There is one thing at Discovery that everyone I have crossed paths knows about me: I am in love with my hometown. My hometown being a small surfing, ranching, and rodeo community (yes, we do have an annual event every summer called “Surf Rodeo”) by the name of Ventura, California.
I left Ventura in the summer of 2015 to attend college up here in Tacoma. I was ready to be out of Ventura after living there for almost twelve of my eighteen years. I thought I was going to leave forever when I got on a plane to SEATAC that August day.
But Ventura called me back sooner, rather than later. I fell more in love with my hometown the longer I stayed away. I didn’t realize how unique, special, and wonderful Ventura is until I left. I took every opportunity I could those first few years to go home and be in my beloved community.
One of my favorite places in my hometown (as it is for most residents of Ventura) is Grant Park. Grant Park sits on the second highest hill in Ventura and has a gorgeous view of the entire city of Ventura, beach and countryside both. The Cross sits in Grant Park, which represents The Cross placed in Ventura by Father Serra when he founded Mission San Buenaventura. The Cross is a holy place in Ventura. I have seen weddings, funerals, graduation photos, and family reunions all take place there. I have driven to The Cross when I feel the need to cry, have a moment to myself, or to take in the view as I eat my Corrales burrito.
The Cross tells us that we are home when we see it. It’s truly a sanctuary to so many people.
My hometown was always constant. I’ve only actually moved once in my life: when I moved from the house that I was born in to my home in Ventura that I grew up in. I barely remember the house that I was born in. The home at 771 Colina Vista was always my home, even if it technically wasn’t until I was about six years old. I spent fifteen years in that house. I was planning to spend more years there, but the universe had different plans.
My home was one of over one thousand homes that fell victim to the Thomas Fire in December of 2017. My parents (and our two cats) were two of over 100,000 people evacuated. And sadly, our beloved horse Maasai was one of the three losses of life during the Thomas Fire.
I was in Tacoma the day that I learned of all the loss of our home. In the middle of finals week. Expected to perform a solo in my junior year Christmas concert. Yikes.
Those days are an absolute blur, but completely crystal clear at the same time. I remember everything, but it’s all somewhat fuzzy. I can feel the weight of the overwhelming grief and sense of the world crumbling at my feet when I think about the moment my mom told me over the phone, “Dad and I tried to save the house Sweetie, but there was no water. We left as the roof began to burn. That is a nail in the coffin right there. There is no need to try and go see it just yet; we know our home is gone.”
I don’t like to think about that moment. My chest starts to get heavy again if I think about it for too long. It is safe for me to say, I would never in a million years wish this feeling on my worst enemy. It truly is one of the most vulnerable and truly naked feelings in the entire world.
As I was texting and calling friends the night that the fire initially started and when most of our parents were getting evacuated, the same question kept coming up in conversation: what about The Cross?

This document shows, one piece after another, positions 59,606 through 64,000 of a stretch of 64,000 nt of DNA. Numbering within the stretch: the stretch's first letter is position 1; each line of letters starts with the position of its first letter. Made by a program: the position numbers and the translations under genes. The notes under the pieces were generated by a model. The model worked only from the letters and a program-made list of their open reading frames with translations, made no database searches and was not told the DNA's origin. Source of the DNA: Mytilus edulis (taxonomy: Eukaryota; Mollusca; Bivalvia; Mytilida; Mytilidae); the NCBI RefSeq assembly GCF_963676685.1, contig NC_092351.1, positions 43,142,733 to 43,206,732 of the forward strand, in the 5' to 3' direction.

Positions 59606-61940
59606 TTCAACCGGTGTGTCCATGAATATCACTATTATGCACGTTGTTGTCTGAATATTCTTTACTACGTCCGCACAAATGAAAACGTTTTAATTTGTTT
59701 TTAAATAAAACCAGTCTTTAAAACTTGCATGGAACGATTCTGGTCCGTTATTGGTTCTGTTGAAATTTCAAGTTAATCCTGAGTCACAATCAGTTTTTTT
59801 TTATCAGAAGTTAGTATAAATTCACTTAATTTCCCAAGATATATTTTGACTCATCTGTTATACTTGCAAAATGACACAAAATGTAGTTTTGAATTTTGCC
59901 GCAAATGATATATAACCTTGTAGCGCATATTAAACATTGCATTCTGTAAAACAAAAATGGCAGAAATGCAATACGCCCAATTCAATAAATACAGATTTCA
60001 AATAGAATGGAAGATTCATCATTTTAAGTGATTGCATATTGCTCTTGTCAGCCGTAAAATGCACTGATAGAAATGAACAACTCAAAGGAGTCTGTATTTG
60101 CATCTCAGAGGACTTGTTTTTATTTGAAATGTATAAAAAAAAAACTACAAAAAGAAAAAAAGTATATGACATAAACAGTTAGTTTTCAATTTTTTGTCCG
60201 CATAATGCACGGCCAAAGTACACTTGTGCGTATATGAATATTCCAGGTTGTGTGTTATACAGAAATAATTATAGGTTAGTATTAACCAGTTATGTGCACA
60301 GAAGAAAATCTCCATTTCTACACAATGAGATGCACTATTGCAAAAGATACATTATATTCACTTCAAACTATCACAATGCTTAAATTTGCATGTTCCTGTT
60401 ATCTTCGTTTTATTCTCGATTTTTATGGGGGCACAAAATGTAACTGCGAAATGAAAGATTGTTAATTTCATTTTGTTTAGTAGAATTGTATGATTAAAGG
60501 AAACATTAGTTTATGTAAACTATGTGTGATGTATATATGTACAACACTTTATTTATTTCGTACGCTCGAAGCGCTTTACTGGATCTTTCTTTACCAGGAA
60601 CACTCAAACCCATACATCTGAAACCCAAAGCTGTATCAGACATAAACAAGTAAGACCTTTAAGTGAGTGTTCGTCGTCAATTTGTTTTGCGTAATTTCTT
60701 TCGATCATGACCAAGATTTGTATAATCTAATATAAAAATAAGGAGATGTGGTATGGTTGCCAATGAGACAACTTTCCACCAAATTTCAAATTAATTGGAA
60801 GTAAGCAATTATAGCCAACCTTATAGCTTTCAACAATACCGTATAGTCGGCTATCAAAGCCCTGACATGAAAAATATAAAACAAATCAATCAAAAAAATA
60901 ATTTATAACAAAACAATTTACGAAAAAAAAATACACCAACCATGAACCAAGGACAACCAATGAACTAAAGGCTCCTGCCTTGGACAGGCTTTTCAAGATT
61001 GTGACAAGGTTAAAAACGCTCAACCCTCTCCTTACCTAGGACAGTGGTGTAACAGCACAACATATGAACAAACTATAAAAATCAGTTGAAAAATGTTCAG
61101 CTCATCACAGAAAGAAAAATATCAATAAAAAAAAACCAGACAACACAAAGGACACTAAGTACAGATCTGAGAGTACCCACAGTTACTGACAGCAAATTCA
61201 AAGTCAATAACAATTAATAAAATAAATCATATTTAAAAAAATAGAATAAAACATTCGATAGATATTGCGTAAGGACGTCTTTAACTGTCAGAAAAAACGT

A wildfire is no joke. We are talking fire that is moving at over 70 miles per hour, that is burning one acre per second, and that is making everything in its path burnt to a crisp because of how dry everything is from the lack of a rainy season. The Thomas Fire reached one side of Ventura to the other in a matter of hours, but to residents it felt like seconds. We could not believe that this was happening to us. There was no way that we could all lose our homes, right?
Grant Park was in flames. I sobbed on the phone with my best friend as we watched photos and videos of Grant Park stream through Facebook and Instagram. The park was just too disconnected from the rest of the town. The fire department did not want to risk sending men and women up there to save it in case the winds changed direction and trapped them up there. The hearts of residents everywhere shattered. It became real in that moment: this was happening to us. We were going to lose it all: our homes, our landmarks, and our memories of our hometown.
We went to bed the night the fire began in shambles. My parents slept in a Motel 6 with our two cats. I slept on my couch because I was too afraid to sleep in my bed. Sleeping in my bed, and sleeping to then start a new day terrified me. I did not want to accept a new day. I did not want to accept that this wasn’t just some horrible nightmare. I slept, barely, and I was awoken to a million Facebook notifications of people marking themselves as safe, photos of lost pets, and lots of #VenturaStrong. I was scrolling through my feed when this photo popped up.
It was captioned “The Cross stands! This is definitely a sign from Him.” It was a relief to see a photo of a familiar part of home still standing. So much of it looked unfamiliar as I was watching the news coverage of the fire and getting photos left and right from friends and family in the area. I felt a piece of my soul return when I saw the Cross still standing there, tall and strong.
I am not proud to say it, but I pushed God away during this time. I can remember that I threw a glass against the wall and screamed words of hate, anger, and disbelief in Him and His goodness when my dad told me that they found Maasai and that he hadn’t survived that horrible night. My whole world shattered as glass flew around my bedroom. I was hurting so bad. The grief was weighing so heavily on my body. I felt like I couldn’t breathe because my sobs were so hard. I truly did not understand how I was expected to pick up the pieces of my life and continue.
Continue onto what? A destroyed home, a broken family, a burnt hometown?
Ventura was always supposed to be there for me. 771 was always supposed to be there for me. Why did He take it away now?